Partners

Who We Are

A network of leading organisations involved in integrating climate change adaptation into regional planning and development has been established across Europe in the new Green and Blue Space Adaptation for Urban Areas and Eco Towns (GRaBS) project.

The GRaBS project has 14 partners, drawn from eight member states, representing a broad spectrum of authorities and climate change challenges, all with varying degrees of strategic policy and experience. The project will facilitate the much needed exchange of knowledge and experience and the actual transfer of good practice on climate change adaptation strategies to local and regional authorities.

The GRaBS project has been made possible by the Interregional Cooperation Programme INTERREG IVC, financed by the European Union's Regional Development Fund. The Programme helps Regions of Europe work together to share experience and good practice in the areas of innovation, the knowledge economy, the environment and risk prevention. EUR 302 million is available for project funding but, more than that, a wealth of knowledge and potential solutions are also on hand for regional policy-makers.

For more details visit http://www.interreg4c.eu, and for the DG for Regional Policy see http://ec.europa.eu/regional_policy/index_en.htm.   

Climate change adaptation

Atmospheric carbon dioxide concentrations are now at their highest for 3 million years and as a result urban areas are vulnerable to increased temperatures and flooding.

Regional spatial planning and urban design can provide solutions that make our communities less vulnerable to these risks. Green infrastructure including gardens, parks, productive landscapes, green corridors, green roofs and walls and blue infrastructure such as water bodies, rivers, streams, floodplains and sustainable drainage systems, play a vital role in creating climate resilient development - a role which is currently not sufficiently recognised and utilised and lacks integration in mainstream planning.

By advancing the knowledge and expertise of partner staff through the GRaBS project, decisions makers, politicians and communities, and regional and local municipalities across Europe, will be able to make a more informed and strategic response to climate change adaptation. In the long term, communities will reduce their vulnerability to the environmental, social, physical and economic damage related to climate change impacts including extreme temperature increases and flooding incidents.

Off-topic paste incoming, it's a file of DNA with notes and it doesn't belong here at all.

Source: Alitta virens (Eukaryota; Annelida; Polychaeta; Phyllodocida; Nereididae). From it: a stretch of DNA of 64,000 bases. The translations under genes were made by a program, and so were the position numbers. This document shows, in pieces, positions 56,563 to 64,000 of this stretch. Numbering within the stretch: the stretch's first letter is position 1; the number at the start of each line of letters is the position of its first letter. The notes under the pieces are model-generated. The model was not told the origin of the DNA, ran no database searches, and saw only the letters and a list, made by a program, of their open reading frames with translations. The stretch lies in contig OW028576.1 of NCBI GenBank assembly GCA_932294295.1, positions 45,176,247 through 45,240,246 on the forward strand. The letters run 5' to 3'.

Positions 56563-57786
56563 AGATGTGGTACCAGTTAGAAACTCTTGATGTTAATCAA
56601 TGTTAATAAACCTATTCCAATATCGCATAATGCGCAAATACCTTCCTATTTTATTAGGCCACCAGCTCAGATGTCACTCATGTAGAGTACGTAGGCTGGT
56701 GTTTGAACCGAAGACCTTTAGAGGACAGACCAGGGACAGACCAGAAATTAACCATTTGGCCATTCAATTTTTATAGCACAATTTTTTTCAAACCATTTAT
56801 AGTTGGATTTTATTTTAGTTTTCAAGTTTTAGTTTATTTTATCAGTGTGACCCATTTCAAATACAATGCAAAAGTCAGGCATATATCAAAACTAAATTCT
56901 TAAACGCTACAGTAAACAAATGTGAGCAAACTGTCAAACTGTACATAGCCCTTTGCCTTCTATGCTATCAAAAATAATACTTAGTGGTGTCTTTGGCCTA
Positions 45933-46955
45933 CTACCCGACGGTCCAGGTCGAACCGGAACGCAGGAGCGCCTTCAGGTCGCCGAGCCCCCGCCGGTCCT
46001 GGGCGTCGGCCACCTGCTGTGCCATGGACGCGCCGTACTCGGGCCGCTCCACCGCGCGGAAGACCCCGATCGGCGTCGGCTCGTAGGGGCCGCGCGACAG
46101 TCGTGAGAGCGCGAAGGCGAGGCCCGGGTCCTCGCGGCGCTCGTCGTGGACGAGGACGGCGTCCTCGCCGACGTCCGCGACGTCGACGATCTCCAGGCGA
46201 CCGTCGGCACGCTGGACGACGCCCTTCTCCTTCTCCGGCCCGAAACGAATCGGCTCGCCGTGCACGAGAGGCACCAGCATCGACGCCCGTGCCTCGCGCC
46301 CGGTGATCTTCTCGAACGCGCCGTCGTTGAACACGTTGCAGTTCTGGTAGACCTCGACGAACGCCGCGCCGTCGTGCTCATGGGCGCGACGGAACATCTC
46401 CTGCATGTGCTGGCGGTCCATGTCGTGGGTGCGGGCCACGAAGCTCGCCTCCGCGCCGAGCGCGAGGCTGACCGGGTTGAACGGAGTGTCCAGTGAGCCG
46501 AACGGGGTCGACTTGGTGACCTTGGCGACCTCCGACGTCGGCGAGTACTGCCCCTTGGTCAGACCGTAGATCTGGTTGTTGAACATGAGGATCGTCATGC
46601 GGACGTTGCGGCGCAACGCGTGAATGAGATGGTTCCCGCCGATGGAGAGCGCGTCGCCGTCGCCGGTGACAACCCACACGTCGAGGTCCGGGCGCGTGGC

Objectives

The GRaBS Project has four main objectives:
  1. To raise awareness and increase the expertise of key bodies responsible for spatial planning and development as to how green and blue infrastructure can help new and existing mixed use urban development adapt to projected climate scenarios.
  2. To assess the delivery mechanisms that exist for new urban mixed use development and urban regeneration in each partner country and to develop good practice adaptation action plans to co-ordinate the delivery of urban greening and adaptation strategies, as well as cooperation amongst:
    • Planners
    • Policy-makers
    • Stakeholders, and
    • Local communities
  3. To develop an innovative, cost effective and user friendly risk and vulnerability assessment tool, to aid the strategic planning of climate change adaptation responses
  4. To improve stakeholder and community understanding and involvement in planning, delivering and managing green infrastructure in new and existing urban mixed use development, based on positive community involvement techniques

History

Working with the two initial partners in the early part of 2007, the TCPA developed an outline GRaBS project proposal, which was presented to UK local and regional government in order to gauge interest in, and relevance of, both the project idea and the proposed European-wide exchange of experience and knowledge.

The TCPA decided to offer to take on the Lead Partner role for the new project and together with the University of Manchester, the City District Geuzenveld Slotermeer (Amsterdam), the London Borough of Sutton and Southampton City Council began the process of an extended European partner search.

The aim was to find partners with a range of interests, cultures, experiences and needs, located in a range of climate zones. Towards the end of 2007 the Province of Genova, Etnambiente, the University of Catania (Italy), the City of Malmo (Sweden), the Municipality of Kalamaria (Greece), the Regional Environmental Centre for Central and Eastern Europe, Country Office Slovakia (Slovakia), the South East England Development Agency (SEEDA), the Region of Styria (Austria) and CORPI (Lithuania) joined the project as partners.